Review: Tom Holland's giving it the juice, but 'Cherry' is the pits
Tom Holland is acting in “Cherry,” there’s no doubt. He might not be the right choice to play an opioid-addicted war veteran with PTSD who robs banks in “Cherry,” but hey, he makes his face wet in all the right places at all the right times.
Holland — it’s OK to admit, you know him best as web-slinging Peter Parker in Marvel’s “Spider-Man” and “Avengers” movies — gets a cinematic spotlight to do major league thespian-ing in the new film from previous collaborators Anthony and Joe Russo, who direct this adaptation of Nico Walker’s 2018 novel of the same name. The film is in theaters and available on Apple TV+ on March 12.
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"Cherry” spans the 2000s, but we meet Holland’s twitchy but earnest character robbing a bank and breaking the fourth wall in 2007. The script is packed with lines that someone is probably going to make their Instagram bio: “All built on nothing and nothing holding this all together,” “Take all the beautiful things to heart until they (expletive) my heart and then I die from it,” that kind of stuff.
Then we get a plot device that’s literally become a meme — you know, the “record scratch; I bet you’re wondering how I got here” cliche. In 2002, Holland’s Cherry is a scruffy, sweet student, busting his butt at a pizza parlor, taking ecstasy and dealing out Xanax, when he meets plucky Emily (Ciara Bravo). They fall in love, but the promise of youthful romance is cut short when Cherry ships off to Iraq. The steps from that cruel world to our initial glimpse of a hollowed-out Cherry holding up a bank teller slowly but surely fill in.
I want to be careful and not blame the awkward tedium of “Cherry” on Holland, who’s a gifted performer with real charisma. (We’ve all seen him lip sync to Rihanna’s “Umbrella” on “Lip Sync Battle,” yes?) The Russo brothers, his captains from Marvel Cinematic Universe films like “Avengers: Infinity War,” wanted Holland for the role: “Very early on, I don’t even know that Joe and I wanted to commit to doing the movie at all until we thought of Tom in the role,” Anthony Russo told Variety. The filmmakers chose “Cherry” as a follow-up to the blockbuster superhero smorgasbord “Avengers: Endgame,” and they’ve said that their family has a close and deadly relationship to the opioid epidemic. Their sister, Angela Russo-Otstot, co-wrote the script with Jessica Goldberg.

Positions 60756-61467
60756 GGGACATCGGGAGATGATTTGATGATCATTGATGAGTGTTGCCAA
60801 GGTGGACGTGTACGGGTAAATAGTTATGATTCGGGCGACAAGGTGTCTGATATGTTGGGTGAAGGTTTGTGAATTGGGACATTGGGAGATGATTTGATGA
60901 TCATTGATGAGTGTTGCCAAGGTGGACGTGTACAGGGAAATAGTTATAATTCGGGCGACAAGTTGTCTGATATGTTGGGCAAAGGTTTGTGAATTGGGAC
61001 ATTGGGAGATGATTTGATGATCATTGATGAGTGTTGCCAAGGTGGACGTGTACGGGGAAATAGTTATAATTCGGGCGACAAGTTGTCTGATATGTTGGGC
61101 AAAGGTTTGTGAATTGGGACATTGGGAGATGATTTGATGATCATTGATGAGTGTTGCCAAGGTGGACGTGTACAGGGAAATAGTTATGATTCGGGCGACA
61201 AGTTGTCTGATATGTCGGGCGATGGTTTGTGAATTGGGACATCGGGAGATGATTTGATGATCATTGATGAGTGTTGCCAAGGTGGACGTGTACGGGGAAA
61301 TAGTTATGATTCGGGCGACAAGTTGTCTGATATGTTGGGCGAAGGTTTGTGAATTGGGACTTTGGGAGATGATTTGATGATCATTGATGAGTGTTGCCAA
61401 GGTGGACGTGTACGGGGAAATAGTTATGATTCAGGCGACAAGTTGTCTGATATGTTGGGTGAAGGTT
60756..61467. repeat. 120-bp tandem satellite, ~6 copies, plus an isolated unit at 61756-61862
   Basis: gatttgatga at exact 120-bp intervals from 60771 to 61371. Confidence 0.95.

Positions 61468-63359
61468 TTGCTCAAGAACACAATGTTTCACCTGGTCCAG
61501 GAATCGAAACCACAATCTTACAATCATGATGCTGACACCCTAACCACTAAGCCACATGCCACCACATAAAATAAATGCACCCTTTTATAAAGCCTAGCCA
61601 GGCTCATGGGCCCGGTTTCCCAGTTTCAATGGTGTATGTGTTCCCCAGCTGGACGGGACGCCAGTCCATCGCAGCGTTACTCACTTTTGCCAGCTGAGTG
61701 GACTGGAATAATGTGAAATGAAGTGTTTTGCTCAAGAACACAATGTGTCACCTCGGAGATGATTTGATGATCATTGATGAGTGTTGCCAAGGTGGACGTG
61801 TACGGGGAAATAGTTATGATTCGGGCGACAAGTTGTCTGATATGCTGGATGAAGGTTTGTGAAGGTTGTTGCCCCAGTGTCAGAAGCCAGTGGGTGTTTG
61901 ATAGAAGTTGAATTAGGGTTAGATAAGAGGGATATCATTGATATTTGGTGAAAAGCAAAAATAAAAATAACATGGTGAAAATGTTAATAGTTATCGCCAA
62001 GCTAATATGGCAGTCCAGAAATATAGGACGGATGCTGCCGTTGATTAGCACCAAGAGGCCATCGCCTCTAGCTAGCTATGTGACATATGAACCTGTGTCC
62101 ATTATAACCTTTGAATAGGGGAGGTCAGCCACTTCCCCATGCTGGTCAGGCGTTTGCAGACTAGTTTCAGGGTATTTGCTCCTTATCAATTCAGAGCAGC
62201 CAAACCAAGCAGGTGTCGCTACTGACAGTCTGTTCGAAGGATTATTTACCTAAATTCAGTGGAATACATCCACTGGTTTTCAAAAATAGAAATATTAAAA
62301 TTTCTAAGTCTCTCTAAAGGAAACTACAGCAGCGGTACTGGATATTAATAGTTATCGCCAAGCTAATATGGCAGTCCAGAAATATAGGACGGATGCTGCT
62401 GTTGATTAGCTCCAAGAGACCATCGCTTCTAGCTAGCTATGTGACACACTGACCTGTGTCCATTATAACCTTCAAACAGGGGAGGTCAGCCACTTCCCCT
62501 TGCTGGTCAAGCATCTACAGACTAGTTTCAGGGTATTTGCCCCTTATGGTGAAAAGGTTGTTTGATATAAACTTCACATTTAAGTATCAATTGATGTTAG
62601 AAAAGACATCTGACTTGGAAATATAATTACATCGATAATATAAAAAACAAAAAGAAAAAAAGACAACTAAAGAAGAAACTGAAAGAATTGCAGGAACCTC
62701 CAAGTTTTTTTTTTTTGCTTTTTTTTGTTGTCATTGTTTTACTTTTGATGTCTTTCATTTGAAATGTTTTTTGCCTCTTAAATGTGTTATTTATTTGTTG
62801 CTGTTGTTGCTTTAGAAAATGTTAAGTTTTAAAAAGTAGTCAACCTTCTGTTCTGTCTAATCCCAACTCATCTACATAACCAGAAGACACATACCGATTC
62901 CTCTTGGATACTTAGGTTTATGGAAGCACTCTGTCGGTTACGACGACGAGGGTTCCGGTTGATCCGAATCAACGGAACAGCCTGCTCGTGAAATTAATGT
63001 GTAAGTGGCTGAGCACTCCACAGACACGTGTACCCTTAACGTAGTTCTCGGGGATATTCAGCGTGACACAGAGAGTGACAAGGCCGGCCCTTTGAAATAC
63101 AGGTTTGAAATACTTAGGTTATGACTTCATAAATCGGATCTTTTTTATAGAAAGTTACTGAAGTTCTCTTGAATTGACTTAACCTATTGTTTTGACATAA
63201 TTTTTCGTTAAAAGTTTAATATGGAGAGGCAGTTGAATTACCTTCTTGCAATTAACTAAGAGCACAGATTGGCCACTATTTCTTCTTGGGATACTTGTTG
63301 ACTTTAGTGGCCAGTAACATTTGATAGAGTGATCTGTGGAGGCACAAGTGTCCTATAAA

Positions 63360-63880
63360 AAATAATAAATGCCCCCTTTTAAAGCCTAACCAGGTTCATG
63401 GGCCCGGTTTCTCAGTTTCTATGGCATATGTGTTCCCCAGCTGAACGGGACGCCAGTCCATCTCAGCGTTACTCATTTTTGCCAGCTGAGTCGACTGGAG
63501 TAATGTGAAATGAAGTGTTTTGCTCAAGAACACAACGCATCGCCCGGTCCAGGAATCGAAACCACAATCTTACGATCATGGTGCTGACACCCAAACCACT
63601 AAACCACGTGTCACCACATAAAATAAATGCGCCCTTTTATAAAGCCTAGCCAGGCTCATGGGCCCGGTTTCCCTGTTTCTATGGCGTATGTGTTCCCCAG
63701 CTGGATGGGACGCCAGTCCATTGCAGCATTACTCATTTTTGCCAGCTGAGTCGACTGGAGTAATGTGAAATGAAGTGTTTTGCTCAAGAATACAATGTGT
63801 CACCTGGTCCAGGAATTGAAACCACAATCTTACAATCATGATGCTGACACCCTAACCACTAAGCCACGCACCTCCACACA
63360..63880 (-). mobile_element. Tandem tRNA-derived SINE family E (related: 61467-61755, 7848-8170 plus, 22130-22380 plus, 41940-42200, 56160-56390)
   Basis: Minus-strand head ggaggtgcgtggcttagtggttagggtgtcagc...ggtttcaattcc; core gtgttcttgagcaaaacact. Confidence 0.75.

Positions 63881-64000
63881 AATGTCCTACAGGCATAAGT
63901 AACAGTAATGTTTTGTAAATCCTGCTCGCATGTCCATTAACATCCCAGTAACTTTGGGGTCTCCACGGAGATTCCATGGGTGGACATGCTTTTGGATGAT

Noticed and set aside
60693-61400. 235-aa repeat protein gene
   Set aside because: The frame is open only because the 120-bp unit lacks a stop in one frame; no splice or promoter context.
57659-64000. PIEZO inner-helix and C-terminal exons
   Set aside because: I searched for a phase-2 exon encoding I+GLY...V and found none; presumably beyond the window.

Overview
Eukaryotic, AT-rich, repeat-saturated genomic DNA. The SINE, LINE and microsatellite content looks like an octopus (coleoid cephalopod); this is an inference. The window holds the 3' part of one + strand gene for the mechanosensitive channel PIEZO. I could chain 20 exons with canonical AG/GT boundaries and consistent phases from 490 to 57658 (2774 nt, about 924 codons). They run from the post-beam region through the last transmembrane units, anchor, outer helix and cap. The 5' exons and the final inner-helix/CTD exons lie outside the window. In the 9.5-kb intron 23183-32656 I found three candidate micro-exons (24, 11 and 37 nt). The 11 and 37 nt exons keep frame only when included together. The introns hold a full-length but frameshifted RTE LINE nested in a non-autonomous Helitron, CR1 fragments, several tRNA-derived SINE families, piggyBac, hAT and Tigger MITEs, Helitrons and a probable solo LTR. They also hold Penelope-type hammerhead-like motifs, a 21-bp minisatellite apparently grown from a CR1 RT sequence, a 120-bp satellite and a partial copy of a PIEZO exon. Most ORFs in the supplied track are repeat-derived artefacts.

The intentions here are good. But man, it’s the feel-bad movie of the season.
Did you think “Requiem for a Dream” too emotionally genuine, or were you curious what a Disney Channel remake of “Trainspotting” might look like? “Cherry’s” youthful cast is given the unenviable task of selling a tragedy made slick, and it’s not a good time. Holland is miscast, but you can see him putting in the work to sell lines about the hell of war, the joys of sex and the trials of Midwestern male emotional constipation. (I do not look at that guy’s face and ever think he’s had trouble telling someone how he feels.) Meanwhile, Bravo can’t keep up. Jack Reynor (previously of wearing a bear hide in “Midsommar”) and Forrest Goodluck are fun to watch as Cherry’s lowlife associates, but they don’t get near enough real estate to leave an impression.
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In that Variety interview, Anthony Russo also said that casting Holland was a key part of making “Cherry” an “accessible, exciting, enjoyable version of a difficult film.” That’s the proverbial moment captured seconds before disaster.
Filmmakers have been able to translate the tragedy of drug addiction and the immoral slog of combat to film with real style that cuts the discomfort; see the two films mentioned above. The Russo brothers dig into the bag for tricks aplenty: a shallow depth of field when Cherry and Emily first meet, so that they’re the only two people in the world, saturated colors when Cherry’s tripping on ecstasy, a rapturous trip to Subway shot from the perspective of two people absolutely zonked on drugs, a series of blood-red establishing shots to set the scene of each chapter in the tale. An almost wordless, side-scrolling montage late in the film is by far the most successful flourish.
There are many who would see themselves and their loved ones in the characters of “Cherry.” Points for creativity, and points for trying to tell a meaningful story about those left behind in America with the kind of packaging that would make people sit up and pay attention. But to crib a line from Holland in the movie’s opening, there’s nothing holding this all together. It’s a shiny, dour thing.
Eric Webb is the Austin360 entertainment editor. Email him at email@example.com and follow him on Twitter @webbeditor.
Starring: Tom Holland, Ciara Bravo, Jack Reynor, Michael Rispoli, Forrest Goodluck
Directed: Anthony and Joe Russo
Rated: R for sexual content, disturbing and violent images, pervasive language and graphic drug abuse.
Running time: 2 hours, 20 minutes
Watch: In theaters and on Apple TV+ on March 12